OPEC and Russia reject Trump's call for an immediate increase in oil production[/rtl]
[rtl]Editorial Date: 2018/9/23 18:08 • 84 times read[/rtl]
Saudi Arabia and Russia on Sunday ruled out any further immediate increase in crude output, in a virtual rejection of US President Donald Trump's calls for action to calm the market.
energy ministers of OPEC member states and independent producers held a meeting in Algeria, Saudi Energy Minister Khalid al-Faleh told reporters. "I do not affect prices," Saudi Energy Minister Khalid al-Faleh told reporters. The meeting ended without an official recommendation for any further increase in supplies.
Brent crude hit $ 80 a barrel this month, prompting Trump on Thursday to call the Organization of the Petroleum Exporting Countries (OPEC) again to cut prices.
The rise in prices is mainly due to a drop in OPEC member Iran's exports due to new US sanctions.
"We protect the Middle East, and others will not be safe, yet they continue to push oil prices higher!" Trump wrote on Twitter. We will remember that. OPEC, which is monopolizing the market, has to push prices down now! "
"Saudi Arabia has surplus capacity to increase production, but there is no need for such a move at the moment," Faleh said.
"My knowledge is that the markets have sufficient supplies. I have no knowledge that there is any refining company in the world looking for oil and can not get it. "
Russian Energy Minister Alexander Novak said there was no need to increase production immediately, although he believed the US-China trade war and US sanctions on Iran posed new challenges to the oil market.
Omani Oil Minister Mohammed bin Hamad al-Rumhi and his Kuwaiti counterpart Bakhit al-Rashidi told reporters after talks on Sunday that producers had agreed to focus on reaching 100 percent compliance with output cuts agreed at the OPEC meeting in June.
This effectively means offsetting the decline in Iranian production. Al-Ramahi said the specific mechanism for doing so was not discussed.
Trump was not the first criticism of the US president by OPEC.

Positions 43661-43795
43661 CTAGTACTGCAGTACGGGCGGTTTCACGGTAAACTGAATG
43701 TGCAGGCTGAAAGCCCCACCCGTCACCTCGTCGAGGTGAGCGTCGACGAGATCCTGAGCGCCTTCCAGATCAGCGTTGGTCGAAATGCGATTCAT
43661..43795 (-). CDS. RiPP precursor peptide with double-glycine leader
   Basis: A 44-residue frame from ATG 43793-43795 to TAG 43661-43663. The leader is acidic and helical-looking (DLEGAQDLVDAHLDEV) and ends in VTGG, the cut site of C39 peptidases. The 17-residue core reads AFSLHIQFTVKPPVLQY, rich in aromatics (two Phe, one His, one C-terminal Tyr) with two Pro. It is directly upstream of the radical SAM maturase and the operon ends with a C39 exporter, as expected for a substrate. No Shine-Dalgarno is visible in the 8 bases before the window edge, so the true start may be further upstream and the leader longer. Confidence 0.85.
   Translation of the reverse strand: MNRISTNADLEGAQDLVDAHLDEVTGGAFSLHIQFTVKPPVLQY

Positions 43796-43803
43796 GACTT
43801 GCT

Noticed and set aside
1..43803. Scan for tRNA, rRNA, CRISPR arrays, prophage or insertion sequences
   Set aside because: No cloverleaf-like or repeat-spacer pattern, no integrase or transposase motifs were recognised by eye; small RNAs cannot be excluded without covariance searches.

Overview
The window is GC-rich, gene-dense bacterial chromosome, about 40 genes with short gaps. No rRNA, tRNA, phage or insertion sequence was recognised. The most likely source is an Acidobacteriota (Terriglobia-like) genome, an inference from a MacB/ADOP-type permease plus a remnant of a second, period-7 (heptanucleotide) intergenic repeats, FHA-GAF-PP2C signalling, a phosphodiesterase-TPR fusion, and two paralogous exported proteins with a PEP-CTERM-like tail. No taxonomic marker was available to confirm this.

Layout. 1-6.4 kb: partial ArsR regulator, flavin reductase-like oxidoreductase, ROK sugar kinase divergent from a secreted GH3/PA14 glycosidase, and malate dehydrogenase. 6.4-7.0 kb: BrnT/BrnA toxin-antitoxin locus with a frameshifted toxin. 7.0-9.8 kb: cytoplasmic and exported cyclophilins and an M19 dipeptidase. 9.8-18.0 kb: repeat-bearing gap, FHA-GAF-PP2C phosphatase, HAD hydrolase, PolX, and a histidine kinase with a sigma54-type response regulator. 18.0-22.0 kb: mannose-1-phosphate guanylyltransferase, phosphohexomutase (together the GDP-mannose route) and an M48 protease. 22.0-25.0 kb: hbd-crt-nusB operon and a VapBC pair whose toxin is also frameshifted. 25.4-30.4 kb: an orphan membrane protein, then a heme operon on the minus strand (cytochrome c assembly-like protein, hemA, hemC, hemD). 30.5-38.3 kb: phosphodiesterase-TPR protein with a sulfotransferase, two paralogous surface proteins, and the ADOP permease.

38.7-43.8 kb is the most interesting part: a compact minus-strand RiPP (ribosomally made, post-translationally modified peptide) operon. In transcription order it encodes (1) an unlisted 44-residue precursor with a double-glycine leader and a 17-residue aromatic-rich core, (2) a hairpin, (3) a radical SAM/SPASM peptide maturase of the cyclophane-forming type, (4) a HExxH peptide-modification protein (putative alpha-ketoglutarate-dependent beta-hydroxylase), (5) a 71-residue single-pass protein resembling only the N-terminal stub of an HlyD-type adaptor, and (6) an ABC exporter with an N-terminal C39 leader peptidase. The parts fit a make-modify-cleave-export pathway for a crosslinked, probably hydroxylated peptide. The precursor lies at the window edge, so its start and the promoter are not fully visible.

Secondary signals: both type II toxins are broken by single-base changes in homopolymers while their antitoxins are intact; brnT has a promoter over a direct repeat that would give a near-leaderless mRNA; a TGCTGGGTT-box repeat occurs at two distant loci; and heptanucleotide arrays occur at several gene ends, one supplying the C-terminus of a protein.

The rise in gasoline prices on US consumers could cause a political problem for the Republican Party's tramp ahead of November's congressional elections.
Iran, OPEC's third largest producer, accused Trump of being behind the price hikes as a result of sanctions against Tehran and accused its rival in the Saudi region of bowing to US pressure.
On Sunday, Iran's oil minister, Begin Zengane, said Trump's "biggest insult" to Washington's allies in the Middle East.
In an effort to reverse the downward trend in oil prices, which began in 2014 and pushed it up, OPEC, Russia and other allies decided in late 2016 to cut supply by 1.8 million bpd.
But in June of this year, after months when the cuts exceeded the agreed level, mainly because Venezuela and other producers had dropped out of their control, OPEC and its allies agreed to return to 100 percent compliance.
This is equivalent to an increase of about one million barrels per day, but the latest figures show that OPEC and the allies have cut production from the agreed level of 600 thousand barrels per day, which is mainly due to the decline in production of Iran as a result of reducing customers in Europe and Asia for their purchases before the US sanctions.
Iran told OPEC that its output stabilized in August at 3.8 million bpd. OPEC estimates, according to its secondary sources, which include researchers and traffic controllers, that Iran's production of 3.58 million barrels per day.
The Saudi minister said a return to a 100 percent compliance level was the main goal and should be achieved within the next two to three months.
Although it does not explain how, Saudi Arabia is the only producer with significant spare capacity.
"We have a consensus on the need to make up for the reductions and achieve 100 percent compliance, which means we can produce much more than we do today if there is a demand," he said.
"The biggest problem is not in the producing countries, but in the refineries, and in demand. We in Saudi Arabia have not seen a demand for any additional barrels we have not produced. "